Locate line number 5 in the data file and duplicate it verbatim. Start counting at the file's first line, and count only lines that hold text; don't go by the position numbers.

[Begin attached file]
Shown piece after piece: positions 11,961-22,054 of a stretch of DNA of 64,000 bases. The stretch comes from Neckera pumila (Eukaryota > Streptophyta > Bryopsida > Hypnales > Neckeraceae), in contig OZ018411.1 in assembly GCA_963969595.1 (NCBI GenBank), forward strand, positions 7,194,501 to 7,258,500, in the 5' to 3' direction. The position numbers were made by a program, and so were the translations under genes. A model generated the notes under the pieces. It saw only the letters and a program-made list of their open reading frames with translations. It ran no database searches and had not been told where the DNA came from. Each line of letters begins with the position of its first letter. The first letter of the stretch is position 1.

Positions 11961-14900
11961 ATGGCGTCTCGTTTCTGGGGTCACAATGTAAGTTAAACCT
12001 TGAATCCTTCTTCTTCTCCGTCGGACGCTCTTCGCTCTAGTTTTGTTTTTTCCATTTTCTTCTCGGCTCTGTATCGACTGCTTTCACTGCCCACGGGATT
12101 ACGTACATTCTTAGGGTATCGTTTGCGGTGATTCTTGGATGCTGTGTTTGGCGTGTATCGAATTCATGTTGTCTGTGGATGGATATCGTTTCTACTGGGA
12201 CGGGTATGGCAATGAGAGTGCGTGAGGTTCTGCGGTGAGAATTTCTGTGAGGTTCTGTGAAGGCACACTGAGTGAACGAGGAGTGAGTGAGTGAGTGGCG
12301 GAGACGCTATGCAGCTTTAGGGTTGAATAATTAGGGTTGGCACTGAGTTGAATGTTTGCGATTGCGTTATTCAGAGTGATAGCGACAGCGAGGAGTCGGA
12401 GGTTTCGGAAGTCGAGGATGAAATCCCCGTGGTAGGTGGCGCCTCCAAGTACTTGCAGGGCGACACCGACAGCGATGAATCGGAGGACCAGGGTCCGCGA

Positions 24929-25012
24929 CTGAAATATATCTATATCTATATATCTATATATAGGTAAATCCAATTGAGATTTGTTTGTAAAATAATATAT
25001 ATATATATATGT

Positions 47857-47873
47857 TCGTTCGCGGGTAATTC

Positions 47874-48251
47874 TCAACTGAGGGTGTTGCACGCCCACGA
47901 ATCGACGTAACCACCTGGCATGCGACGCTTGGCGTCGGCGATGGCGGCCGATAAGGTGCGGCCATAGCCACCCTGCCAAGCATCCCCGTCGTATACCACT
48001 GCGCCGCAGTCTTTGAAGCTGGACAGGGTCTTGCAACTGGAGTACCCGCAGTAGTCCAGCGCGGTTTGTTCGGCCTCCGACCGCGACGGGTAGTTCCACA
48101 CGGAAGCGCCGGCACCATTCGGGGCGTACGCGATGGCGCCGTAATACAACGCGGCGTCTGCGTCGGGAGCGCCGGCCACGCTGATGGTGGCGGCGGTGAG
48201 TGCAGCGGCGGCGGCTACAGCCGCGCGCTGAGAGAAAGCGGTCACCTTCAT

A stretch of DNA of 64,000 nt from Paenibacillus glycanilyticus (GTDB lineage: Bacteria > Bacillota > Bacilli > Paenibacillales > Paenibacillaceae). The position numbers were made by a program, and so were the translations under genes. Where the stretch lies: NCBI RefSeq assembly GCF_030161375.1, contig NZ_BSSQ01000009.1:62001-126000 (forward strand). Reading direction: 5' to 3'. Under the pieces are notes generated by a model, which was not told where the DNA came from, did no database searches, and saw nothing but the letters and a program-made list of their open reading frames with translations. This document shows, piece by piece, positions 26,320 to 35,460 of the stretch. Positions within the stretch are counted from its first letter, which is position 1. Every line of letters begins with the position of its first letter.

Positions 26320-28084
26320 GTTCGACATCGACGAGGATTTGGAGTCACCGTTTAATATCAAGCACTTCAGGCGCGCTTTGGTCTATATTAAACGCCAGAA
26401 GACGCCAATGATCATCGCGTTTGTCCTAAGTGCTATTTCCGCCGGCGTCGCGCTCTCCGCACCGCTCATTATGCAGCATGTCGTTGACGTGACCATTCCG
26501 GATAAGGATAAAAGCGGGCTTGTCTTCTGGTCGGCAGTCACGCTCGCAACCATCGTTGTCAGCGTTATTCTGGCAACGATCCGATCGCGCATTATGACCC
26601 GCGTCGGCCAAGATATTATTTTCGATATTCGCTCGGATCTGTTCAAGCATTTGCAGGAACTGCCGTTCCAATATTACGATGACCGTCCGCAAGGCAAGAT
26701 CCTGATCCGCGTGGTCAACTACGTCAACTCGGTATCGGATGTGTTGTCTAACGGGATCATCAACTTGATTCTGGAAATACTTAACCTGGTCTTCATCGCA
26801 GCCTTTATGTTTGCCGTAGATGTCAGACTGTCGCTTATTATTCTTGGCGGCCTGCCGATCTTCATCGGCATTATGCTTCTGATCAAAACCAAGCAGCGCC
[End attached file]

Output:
12101 ACGTACATTCTTAGGGTATCGTTTGCGGTGATTCTTGGATGCTGTGTTTGGCGTGTATCGAATTCATGTTGTCTGTGGATGGATATCGTTTCTACTGGGA